3. Very helpful article. I have a question about the catalog path settings. The poEdit help states that the path information is relative to the location of the .po file. This is a little different than what you’ve said here. If I follow the help and the .po file is in c:/thisplace/lang then the path for the source files are relative. (This is what the help file states). In practice, however, this doesn’t seem to work. Setting additional paths to “../src” with a basepath of c:/thisplace.lang” yields ‘no source files found in ../src”. Setting a complete path to a plugin directory under say under “c:/mypath/wp-contents/plugins/myplugin” will allow it to locate source files if the additional path “src” is added. The ‘#:’ statement contains “src/somefile.php:” – this seems ‘non-portable’ to me somehow. The ‘src’ file is relative to the base path but not relative to the location of the .po file – as a result translations don’t appear to work. I say ‘non-portable’ because not everyone is going to have the same path as the developer. Most .pot files I’ve looked at have a base path of ‘.’ – this makes more sense to me because the basepath is the ‘current directory’.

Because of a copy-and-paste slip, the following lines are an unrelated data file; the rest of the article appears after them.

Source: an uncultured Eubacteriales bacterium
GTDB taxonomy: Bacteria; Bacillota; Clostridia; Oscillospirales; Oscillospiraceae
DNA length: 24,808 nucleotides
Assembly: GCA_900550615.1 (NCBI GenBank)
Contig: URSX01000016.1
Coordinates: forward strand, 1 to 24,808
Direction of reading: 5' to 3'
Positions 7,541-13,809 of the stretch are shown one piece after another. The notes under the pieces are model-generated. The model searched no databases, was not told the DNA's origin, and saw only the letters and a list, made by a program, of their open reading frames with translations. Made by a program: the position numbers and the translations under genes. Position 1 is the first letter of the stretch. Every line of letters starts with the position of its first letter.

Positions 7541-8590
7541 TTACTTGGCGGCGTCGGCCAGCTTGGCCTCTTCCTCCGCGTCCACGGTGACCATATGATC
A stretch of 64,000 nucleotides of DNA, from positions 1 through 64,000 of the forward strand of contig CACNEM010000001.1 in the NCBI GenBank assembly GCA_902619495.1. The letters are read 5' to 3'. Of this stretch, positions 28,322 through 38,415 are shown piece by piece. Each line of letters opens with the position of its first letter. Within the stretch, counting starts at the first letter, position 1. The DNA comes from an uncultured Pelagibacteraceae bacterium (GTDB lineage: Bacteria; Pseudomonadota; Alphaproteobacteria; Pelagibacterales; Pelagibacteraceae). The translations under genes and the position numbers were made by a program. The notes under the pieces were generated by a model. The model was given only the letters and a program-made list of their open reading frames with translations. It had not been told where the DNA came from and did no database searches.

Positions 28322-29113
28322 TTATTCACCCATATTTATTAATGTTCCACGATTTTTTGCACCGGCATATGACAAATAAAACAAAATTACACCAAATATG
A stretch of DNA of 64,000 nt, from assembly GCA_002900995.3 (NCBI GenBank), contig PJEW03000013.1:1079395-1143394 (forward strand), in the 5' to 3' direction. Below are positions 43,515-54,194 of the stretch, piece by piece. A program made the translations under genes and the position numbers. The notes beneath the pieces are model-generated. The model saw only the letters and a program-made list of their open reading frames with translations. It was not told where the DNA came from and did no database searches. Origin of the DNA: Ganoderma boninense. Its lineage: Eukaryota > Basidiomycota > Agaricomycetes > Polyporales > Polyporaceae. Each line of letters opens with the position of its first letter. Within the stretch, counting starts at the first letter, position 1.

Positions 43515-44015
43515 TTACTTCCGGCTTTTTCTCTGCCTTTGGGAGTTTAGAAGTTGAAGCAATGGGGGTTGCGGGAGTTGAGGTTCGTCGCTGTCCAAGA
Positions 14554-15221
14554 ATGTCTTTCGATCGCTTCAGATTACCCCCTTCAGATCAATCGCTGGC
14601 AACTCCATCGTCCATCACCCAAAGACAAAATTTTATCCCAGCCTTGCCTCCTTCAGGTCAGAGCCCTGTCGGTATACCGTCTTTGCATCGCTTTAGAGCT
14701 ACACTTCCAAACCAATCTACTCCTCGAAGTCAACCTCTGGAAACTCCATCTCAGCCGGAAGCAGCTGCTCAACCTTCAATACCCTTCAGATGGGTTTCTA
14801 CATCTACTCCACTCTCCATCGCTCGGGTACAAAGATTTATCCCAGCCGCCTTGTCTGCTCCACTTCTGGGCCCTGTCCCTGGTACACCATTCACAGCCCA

I’m not understanding this and the help file isn’t much help. Maybe you could shed some light on this.

    – thanks –

  4. Hi…its very ice post!
    In way translating my WordPress, I have big problem. PLS help me.
    I translating English vertion to Uighur language version(Arabic). Uighur later writing from right side to left( likes Arabic). How can I make it from left to right side?

  5. Hello,

    I have translated the theme I’m using for my site into two languages; Danish and Arabic.
    My Danish site shows the translation, but the Arabic one doesn’t, it uses the Danish translation.

    I can’t see what the problem is.. Any idea?

  6. No, I mean to configure WP to use a localization – putting the files in the directory is not enough, you need to tell it to use the files too